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Patricia Johnston
Salem State College

 “I” is for “Italian” and “Images,” and Other Ideas about Catholics and Art in the Early Republic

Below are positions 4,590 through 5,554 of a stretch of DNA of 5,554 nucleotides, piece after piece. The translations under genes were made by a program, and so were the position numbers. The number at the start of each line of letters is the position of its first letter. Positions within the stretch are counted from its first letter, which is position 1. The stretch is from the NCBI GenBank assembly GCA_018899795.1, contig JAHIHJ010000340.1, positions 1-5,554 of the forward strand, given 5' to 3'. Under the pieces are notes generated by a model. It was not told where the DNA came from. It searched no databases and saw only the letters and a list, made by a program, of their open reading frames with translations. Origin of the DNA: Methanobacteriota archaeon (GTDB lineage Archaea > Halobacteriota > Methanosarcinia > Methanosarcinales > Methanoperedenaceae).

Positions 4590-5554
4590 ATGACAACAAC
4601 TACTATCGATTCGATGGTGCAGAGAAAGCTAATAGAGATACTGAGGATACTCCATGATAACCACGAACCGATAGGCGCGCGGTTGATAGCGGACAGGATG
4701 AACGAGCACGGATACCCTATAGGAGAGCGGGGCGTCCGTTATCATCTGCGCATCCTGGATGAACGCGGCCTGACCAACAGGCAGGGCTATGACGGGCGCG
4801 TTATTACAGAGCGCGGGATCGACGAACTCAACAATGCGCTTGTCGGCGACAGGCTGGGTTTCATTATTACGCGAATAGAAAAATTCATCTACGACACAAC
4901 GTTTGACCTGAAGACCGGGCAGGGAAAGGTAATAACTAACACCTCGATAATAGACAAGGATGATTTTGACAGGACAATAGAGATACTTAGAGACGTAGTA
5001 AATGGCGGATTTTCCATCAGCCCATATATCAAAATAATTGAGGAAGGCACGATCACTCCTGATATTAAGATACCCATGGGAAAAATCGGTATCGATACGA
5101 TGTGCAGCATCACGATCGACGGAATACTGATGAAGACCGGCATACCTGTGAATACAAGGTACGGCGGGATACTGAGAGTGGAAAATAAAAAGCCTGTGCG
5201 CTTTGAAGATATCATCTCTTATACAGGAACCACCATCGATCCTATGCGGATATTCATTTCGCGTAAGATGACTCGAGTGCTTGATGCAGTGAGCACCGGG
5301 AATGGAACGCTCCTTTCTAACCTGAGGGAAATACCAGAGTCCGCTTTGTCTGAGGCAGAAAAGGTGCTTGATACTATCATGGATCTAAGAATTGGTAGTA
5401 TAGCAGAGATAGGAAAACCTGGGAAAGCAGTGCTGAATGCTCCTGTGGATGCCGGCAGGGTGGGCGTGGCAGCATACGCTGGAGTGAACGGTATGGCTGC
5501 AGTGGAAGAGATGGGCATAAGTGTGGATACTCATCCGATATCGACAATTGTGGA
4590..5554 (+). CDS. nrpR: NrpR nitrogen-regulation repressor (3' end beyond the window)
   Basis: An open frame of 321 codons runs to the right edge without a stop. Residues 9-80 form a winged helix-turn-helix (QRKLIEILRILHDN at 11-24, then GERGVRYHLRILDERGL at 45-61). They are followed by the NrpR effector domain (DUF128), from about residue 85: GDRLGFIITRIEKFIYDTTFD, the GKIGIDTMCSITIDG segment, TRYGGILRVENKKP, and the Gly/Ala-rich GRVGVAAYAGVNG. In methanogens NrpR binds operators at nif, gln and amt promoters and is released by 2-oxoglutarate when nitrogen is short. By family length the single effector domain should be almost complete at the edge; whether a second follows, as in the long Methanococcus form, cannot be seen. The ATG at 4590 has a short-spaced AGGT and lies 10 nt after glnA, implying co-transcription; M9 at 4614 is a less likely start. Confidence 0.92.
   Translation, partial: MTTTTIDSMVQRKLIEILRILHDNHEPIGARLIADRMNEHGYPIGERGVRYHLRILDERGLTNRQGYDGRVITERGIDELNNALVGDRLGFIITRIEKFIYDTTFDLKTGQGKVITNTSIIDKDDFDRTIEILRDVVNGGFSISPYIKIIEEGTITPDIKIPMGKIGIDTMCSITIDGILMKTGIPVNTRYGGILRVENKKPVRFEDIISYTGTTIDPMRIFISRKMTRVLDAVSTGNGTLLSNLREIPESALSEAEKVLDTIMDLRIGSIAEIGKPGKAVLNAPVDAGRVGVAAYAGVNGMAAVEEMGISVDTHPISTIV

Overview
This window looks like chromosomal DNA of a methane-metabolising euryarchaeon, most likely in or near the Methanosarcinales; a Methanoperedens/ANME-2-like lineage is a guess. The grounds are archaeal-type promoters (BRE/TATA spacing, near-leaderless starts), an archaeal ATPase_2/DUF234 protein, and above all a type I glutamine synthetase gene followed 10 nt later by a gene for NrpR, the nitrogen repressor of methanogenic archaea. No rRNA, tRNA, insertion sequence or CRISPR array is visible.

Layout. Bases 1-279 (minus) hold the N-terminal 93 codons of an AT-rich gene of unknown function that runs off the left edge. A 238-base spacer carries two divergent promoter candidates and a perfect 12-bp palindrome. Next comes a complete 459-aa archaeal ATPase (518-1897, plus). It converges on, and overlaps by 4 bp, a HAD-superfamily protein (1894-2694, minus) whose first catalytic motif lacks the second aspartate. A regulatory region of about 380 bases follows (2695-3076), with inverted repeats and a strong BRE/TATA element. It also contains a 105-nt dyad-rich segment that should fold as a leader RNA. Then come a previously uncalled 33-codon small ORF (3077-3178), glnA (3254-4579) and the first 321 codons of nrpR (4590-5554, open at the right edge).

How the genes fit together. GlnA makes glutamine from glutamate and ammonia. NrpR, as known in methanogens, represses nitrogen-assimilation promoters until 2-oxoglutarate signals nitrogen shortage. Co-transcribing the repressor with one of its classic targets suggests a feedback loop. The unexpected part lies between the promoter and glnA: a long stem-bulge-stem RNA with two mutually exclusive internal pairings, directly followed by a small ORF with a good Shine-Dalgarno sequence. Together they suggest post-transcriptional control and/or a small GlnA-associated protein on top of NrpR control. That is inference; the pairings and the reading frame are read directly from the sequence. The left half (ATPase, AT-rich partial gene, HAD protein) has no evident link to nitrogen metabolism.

In their representations of Italy and Italians, early 19th century children’s alphabet books and geographies reveal deeply rooted, paradoxical American cultural ideas about art, ethnicity, and religion.  Images in these popular books elide appreciation for Renaissance fine arts with condemnation of papal authority.  In small illustrated alphabets such as the Cries of New York (1809) and the Cries of Philadelphia (1810), the letter I often stands for “Italian” or for “images”—or both.  Other children’s books, particularly geographies, note that Italy is the home of both art and the pope.   These twin characteristics find parallels in other writing genres.  Grand Tour travel writing and fine art treatises described Italy as the heart of both Renaissance art and authoritarian Catholicism.  Inexpensive popular wood engravings promoted an understanding of Italians as people who practiced a superstitious religion based on images.  Illustrations in children’s books reinforced these perspectives.  Yet ironically, by picturing Catholicism as a religion of images and Protestantism as a culture of the Word, they acknowledged the power of the image as a pedagogical tool.  By adopting new illustration technologies in children’s books, they created pictures that contributed to changes in Protestant identity in the new world of images.

 

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